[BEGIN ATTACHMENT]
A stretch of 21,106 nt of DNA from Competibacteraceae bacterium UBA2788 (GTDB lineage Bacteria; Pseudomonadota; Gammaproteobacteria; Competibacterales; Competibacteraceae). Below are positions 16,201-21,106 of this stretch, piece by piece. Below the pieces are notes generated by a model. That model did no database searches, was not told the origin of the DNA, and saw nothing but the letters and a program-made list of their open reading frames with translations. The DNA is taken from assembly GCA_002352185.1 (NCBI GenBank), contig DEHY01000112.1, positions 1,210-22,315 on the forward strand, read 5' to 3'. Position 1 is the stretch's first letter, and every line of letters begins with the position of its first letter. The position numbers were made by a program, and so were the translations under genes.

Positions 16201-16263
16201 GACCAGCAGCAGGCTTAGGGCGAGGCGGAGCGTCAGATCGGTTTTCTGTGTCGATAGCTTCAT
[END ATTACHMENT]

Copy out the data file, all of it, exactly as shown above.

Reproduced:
A stretch of 21,106 nt of DNA from Competibacteraceae bacterium UBA2788 (GTDB lineage Bacteria; Pseudomonadota; Gammaproteobacteria; Competibacterales; Competibacteraceae). Below are positions 16,201-21,106 of this stretch, piece by piece. Below the pieces are notes generated by a model. That model did no database searches, was not told the origin of the DNA, and saw nothing but the letters and a program-made list of their open reading frames with translations. The DNA is taken from assembly GCA_002352185.1 (NCBI GenBank), contig DEHY01000112.1, positions 1,210-22,315 on the forward strand, read 5' to 3'. Position 1 is the stretch's first letter, and every line of letters begins with the position of its first letter. The position numbers were made by a program, and so were the translations under genes.

Positions 16201-16263
16201 GACCAGCAGCAGGCTTAGGGCGAGGCGGAGCGTCAGATCGGTTTTCTGTGTCGATAGCTTCAT